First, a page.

The Open Notebook Is Accepting Pitches/ How To Submit (Pay: $1,200 – $2,000)
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The Open Notebook Is Accepting Pitches/ How To Submit (Pay: $1,200 – $2,000)

The Open Notebook is a non-profit organization that provides tools and resources to support science, environmental, and health journalists at all experience levels to sharpen their skills.

They do this through story-behind-the-story interviews, annotations, a database of successful news and feature pitches, and more.

Submission Guidelines For The Open Notebook

  • Their accommodation for assigning stories is limited, but they welcome pitches for story behind-the-story interviews and reported features.
  • Stories about the craft of science journalism are what they publish. They do not publish stories about an area of scientific research or interviews with scientists about their science.
  • Please familiarize yourself with their publication before pitching.
  • They will not respond to pitches written by ChatGPT. It is extremely easy for them to tell when a piece of text is written by AI. Pitches written by AI will not receive a response.
  • Send a brief (no more than 500 words) query letter describing your idea, what makes it right for The Open Notebook. Also, include how you plan to approach the story.

Additional Information

Your pitch should describe:

  • Why do you think this story is important and suitable for The Open Notebook?
  • How it goes beyond what has already been done on the subject, at TON or elsewhere.
  • The proposed story’s angle: What are the key questions you will ask and address? (And what, based on your pre-reporting, are some of the likely answers to those questions?)
  • Elements that the piece is likely to include, as well as some of the sources that you may interview.
  • Note that TON stories typically include a heavy focus on science journalism craft, so they expect writers to offer lots of concrete, nuts-and-bolts strategies and tools that people can apply to their work.
  • They are very intentional about including sources with relevant expertise/experience who represent historically underrepresented communities and perspectives, as well as sources outside the U.S., including in low-income and middle-income countries.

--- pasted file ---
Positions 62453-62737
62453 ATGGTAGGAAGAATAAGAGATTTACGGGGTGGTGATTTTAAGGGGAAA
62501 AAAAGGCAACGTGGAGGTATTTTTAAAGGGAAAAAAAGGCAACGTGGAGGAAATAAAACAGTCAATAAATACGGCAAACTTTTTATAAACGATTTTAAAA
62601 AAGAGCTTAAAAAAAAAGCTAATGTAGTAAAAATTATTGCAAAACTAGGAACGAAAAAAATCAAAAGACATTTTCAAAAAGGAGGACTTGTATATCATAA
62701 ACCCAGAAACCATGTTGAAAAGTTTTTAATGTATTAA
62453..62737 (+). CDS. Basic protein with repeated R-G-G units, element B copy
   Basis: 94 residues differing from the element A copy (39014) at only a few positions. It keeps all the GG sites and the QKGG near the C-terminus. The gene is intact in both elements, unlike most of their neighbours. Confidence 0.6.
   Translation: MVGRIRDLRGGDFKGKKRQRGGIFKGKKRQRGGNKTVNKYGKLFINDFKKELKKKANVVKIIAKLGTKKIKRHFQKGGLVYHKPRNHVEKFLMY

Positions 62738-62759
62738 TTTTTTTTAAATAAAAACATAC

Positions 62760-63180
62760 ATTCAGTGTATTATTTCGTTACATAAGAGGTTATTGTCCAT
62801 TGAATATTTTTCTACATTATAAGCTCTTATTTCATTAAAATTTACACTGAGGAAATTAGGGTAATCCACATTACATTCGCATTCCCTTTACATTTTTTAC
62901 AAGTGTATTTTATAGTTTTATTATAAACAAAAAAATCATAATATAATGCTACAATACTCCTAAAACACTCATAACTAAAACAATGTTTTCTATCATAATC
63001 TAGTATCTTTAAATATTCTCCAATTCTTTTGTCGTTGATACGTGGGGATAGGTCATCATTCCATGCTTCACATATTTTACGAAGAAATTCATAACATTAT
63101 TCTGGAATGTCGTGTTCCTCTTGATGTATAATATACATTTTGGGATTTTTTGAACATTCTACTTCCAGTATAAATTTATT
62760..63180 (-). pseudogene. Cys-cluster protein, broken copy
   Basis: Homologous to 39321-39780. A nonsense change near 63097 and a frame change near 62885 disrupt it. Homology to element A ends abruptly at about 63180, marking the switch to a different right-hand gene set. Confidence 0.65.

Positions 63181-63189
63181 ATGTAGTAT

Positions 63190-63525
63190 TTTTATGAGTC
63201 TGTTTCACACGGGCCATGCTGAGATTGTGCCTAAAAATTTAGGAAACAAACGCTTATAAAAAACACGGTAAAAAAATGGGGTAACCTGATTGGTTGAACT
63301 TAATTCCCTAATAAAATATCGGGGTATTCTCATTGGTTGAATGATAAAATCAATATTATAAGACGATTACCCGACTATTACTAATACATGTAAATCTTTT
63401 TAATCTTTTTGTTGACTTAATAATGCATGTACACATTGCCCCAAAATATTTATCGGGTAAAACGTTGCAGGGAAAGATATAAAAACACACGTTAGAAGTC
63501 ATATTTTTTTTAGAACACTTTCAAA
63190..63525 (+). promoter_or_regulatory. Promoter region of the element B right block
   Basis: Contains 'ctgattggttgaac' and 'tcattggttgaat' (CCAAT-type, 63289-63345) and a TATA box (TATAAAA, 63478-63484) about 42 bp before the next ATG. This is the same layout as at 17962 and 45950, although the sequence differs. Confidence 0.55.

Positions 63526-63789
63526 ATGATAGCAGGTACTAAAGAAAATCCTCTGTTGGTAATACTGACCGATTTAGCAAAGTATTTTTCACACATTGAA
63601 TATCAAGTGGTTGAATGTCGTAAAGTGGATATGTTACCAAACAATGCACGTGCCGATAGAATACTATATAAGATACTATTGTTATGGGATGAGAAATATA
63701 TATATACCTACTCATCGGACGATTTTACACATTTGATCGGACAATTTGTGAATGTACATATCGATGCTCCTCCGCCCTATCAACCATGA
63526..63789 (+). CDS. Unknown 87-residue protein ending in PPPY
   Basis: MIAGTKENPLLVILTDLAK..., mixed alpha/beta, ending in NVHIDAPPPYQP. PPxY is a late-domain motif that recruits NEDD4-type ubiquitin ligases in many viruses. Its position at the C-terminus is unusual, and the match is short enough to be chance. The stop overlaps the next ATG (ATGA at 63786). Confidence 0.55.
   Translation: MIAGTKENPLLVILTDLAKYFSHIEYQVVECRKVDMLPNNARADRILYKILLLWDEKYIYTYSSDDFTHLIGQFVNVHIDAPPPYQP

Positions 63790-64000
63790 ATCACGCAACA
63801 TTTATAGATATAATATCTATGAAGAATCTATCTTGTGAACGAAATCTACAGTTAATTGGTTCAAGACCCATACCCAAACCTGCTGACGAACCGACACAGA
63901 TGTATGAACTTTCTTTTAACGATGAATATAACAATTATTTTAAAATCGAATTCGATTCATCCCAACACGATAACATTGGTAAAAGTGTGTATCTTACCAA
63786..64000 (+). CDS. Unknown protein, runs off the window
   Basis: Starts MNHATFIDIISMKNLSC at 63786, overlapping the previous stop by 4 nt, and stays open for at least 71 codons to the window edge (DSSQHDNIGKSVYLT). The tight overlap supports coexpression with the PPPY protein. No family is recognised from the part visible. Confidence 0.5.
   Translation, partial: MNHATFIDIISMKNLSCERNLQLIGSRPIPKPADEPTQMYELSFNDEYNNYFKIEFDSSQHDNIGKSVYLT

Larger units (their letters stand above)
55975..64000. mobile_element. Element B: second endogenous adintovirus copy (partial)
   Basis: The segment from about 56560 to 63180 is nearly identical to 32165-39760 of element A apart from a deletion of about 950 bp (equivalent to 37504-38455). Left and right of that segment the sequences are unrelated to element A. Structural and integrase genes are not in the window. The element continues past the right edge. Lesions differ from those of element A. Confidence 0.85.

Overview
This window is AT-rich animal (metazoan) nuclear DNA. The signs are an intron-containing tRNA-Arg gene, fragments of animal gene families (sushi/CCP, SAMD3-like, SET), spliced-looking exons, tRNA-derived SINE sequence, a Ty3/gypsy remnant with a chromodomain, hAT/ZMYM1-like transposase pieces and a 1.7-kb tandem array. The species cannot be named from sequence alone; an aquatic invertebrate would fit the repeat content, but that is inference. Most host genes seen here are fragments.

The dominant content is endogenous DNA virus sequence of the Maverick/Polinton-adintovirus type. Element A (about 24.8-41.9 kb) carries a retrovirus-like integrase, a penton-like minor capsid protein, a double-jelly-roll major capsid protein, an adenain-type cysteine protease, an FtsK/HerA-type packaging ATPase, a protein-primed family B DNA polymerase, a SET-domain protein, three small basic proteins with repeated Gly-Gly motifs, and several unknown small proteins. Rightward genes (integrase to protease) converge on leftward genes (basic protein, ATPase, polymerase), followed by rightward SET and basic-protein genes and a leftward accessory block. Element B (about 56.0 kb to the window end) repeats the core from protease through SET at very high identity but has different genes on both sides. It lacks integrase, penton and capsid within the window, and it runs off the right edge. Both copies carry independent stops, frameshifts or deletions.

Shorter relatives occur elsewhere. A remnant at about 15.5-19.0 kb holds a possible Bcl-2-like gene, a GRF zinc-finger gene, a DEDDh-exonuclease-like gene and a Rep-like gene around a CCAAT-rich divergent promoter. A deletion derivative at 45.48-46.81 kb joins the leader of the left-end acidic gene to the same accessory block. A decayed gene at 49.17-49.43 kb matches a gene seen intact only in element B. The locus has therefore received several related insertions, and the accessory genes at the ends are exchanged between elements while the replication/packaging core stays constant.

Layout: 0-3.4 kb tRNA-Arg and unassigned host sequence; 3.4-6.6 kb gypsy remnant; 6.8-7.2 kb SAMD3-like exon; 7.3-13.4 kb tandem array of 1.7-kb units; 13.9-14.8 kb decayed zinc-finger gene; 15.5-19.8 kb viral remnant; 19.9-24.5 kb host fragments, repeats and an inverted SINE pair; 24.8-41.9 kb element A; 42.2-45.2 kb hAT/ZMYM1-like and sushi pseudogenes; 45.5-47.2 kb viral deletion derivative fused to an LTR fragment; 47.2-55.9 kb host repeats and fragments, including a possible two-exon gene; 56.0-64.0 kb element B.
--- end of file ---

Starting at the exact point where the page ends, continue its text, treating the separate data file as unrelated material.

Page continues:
• If you’re pitching a story-behind-the-story Q&A interview, please provide some indication of why you think the story is noteworthy and what kinds of questions you’d like to raise with the writer, bearing in mind, again, their focus on science journalism craft.
  • Your background/credentials, and if possible, include links to a few pieces of your published work.
  • Please include your pitch in the body of your email (not as an attachment) and email it to
  • If you don’t receive a reply to your query after 10 days, please contact them by email to make sure they received the pitch.

Their Editorial Process

  • If you are assigned a story, you can expect a rigorous editing process. Most stories published at The Open Notebook go through several rounds of substantive editing as well as copyediting and fact-checking.
  • Once scheduled, their stories hew to a tight editorial and production timeline. They depend on writers to meet their deadlines and to communicate promptly about any anticipated delays in the writing, editing, or fact-checking stages.
  • Not doing so leads to production delays, increases the risk of errors being introduced into rushed copy, and requires members of their team and/or other freelancers to adjust their schedules to compensate.

Source Diversity Tracking

  • They are committed to including diverse sources in their stories so that they can accurately capture the range of people whose voices, perspectives, and expertise are relevant to our stories.
  • As part of each TON assignment, reporters are asked to collect certain demographic information from their sources; they provide step-by-step instructions for doing this and the process is very quick and simple.
  • All such questions are completely optional for sources, and responses are kept completely confidential.



Pay Rates

They pay promptly upon acceptance of the final draft. Currently, they pay the following rates:

  • $1,200 for interviews (assigned at 1,500-2,000 words.)
  • $2,000 for reported features (assigned at 1,500-2,000 words.)

More questions? Please visit their website.

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